9. His condescending Grace. Though legally the “son of Pharaoh’s daughter”, yet he regarded the Hebrew slaves as his brethren: “And it came to pass in those days, when Moses was grown, that he went out unto his brethren” (Ex. 2:11). So it is with Christ: “He is not ashamed to call them brethren” (Heb. 2:11).
10. His great Renunciation. “By faith Moses, when he was come to years, refused to be called the son of Pharaoh’s daughter; Choosing rather to suffer affliction with the people of God, than to enjoy the pleasures of sin for a season; Esteeming the reproach of Christ greater riches than the treasures in Egypt” (Heb. 11:24-26). What a foreshadowing was this of Him “Who, being in the form of God, thought it not robbery to be equal with God; But made Himself of no reputation, and took upon Him the form of a servant” (Phil. 2:6, 7)! Like Moses, Christ too voluntarily relinquished riches, glory, and a kingly palace.
11. His Rejection by his brethren. “And the next day he showed himself unto them as they strove, and would have set them at one again, saying, Sirs, ye are brethren; why do ye wrong one to another? But he that did his neighbor wrong thrust him away, saying, Who made thee a ruler and a judge over us?” (Acts 7:26, 27). This is very sad; sadder still is it to read of Christ, “He came unto His own, and His own received Him not” (John 1:11). This same line in the typical picture was before us when we considered Joseph. But mark this difference: In the case of Joseph, it was his brethren’s enmity against his person (Gen. 37:4); here with Moses, it was his brethren’s enmity against his mission. Joseph was personally hated; Moses officially refused—”who made thee a ruler and a judge over us”? So it was with Christ. Israel said, “We will not have this Man to reign over us” (Luke 19:14).
12. His Sojourning among the Gentiles. “But Moses fled from the face of Pharaoh, and dwelt in the land of Midian” (Ex. 2:15). Following Christ’s rejection by the Jews, we read, “God at the first did visit the Gentiles, to take out of them a people for His name” (Acts 15:14).
13. His Seat on the well. Away from his own land, we read of Moses, “And he sat down by a well” (Ex. 2:15). So the only time we read of the Lord Jesus seated by the well, was when He was outside Israel’s borders, in Samaria (John 4:4, 6).
14. His Shepherdhood. “Now Moses kept the flock of Jethro his father-in-law” (Ex. 3:1). This is the character which Christ sustains to His elect among the Gentiles: “And other sheep I have, which are not of this fold, them also I must bring, and they shall hear My voice; and there shall be one flock, one Shepherd” (John 10:16).
15. His Season of Seclusion. Before he entered upon his real mission, Moses spent many years in obscurity. Who had supposed that this one, there “at the backside of the desert”, was destined to such an honorable future? So it was with the incarnate Son of God. Before He began His public ministry, He was hidden away in despised Nazareth. Who that saw Him there in the carpenter’s shop, dreamed that He was ordained of God to the work of redemption!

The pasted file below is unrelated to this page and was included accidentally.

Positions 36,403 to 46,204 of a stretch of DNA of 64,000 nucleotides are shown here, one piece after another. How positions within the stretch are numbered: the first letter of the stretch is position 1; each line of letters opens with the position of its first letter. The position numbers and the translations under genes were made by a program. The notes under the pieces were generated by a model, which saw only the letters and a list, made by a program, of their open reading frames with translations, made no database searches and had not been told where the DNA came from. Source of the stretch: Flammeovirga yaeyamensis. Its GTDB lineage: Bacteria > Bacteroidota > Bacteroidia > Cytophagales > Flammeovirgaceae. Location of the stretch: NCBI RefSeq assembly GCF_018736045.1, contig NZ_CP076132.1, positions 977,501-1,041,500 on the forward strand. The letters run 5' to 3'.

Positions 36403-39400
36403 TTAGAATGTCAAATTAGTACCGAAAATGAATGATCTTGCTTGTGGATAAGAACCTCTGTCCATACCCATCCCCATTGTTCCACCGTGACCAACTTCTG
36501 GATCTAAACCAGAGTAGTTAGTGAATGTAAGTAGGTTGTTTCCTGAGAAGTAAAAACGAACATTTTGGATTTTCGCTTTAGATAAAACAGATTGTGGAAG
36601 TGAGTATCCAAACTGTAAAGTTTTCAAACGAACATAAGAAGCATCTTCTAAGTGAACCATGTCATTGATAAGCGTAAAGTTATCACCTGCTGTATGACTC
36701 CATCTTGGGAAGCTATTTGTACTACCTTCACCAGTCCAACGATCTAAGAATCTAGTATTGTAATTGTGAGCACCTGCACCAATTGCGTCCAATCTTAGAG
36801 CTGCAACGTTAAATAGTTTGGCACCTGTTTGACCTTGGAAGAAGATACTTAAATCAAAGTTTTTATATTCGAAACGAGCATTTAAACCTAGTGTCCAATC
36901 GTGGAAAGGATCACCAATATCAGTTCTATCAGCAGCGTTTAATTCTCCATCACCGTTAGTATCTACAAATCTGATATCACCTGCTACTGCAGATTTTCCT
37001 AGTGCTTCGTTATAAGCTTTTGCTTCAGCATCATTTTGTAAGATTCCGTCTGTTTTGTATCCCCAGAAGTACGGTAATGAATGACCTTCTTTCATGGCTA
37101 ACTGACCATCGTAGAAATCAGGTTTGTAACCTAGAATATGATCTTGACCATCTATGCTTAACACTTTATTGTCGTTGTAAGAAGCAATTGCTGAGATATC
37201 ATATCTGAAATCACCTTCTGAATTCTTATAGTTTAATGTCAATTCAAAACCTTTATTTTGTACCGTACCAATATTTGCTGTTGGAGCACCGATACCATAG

16. His Commission from God. He was called of God to emancipate His people from the house of bondage: “Come now therefore, and I will send thee unto Pharaoh, that thou mayest bring forth My people the children of Israel out of Egypt” (Ex. 3:10). So Christ was sent forth into this world to “seek and to save that which was lost” (Luke 19:10).
17. His Apostleship. Thus he was God’s apostle unto Israel, for “apostle” signifies one “sent forth”: “Now therefore go” (Ex. 4:12). So Christ was the Sent One of God (John 9:4 etc); yea, in Hebrews 3:1 He is designated “the Apostle”.
18. His Credentials. His commission from God was confirmed by power to work miracles. So also Christ’s mission was authenticated by wondrous signs (Matthew 11:4, 5). It should be noted that Moses is the first one mentioned in the O. T. that performed miracles; so is Christ in the N. T.—John the Baptist performed none (John 10:41).
19. His first Miracles. Moses wrought many wonders, but it is most striking to observe that his first two miraculous signs were power over the serpent, and power over leprosy (Ex. 4:6-9). So after Christ began His public ministry, we read first of His power over Satan (Matthew 4:10, 11), and then His power over leprosy (Matthew 8:3).
20. His Return to his own land. In Exodus 4:19 we read, “And the Lord said unto Moses in Midian, Go, return into Egypt: for all the men are dead which sought thy life”. The antitype of this is found in Matthew 2:19, “An angel of the Lord appeareth in a dream to Joseph in Egypt, saying, Arise, and take the young Child and His mother, and go into the land of Israel: for they are dead which sought the young Child’s life”!
21. His Acceptance by his brethren. This is recorded in Exodus 4:29-31. How different was this from his first appearing before and rejection by the Hebrews (Ex. 2)! How beautifully it prefigured Israel’s acceptance of their Messiah at His second appearing!
22. His powerful Rod. Moses now wielded a rod of mighty power: see Exodus 9:23; 10:13; 14:16. So also it is written of Christ, “Thou shalt break them with a rod of iron” (Ps. 2:9).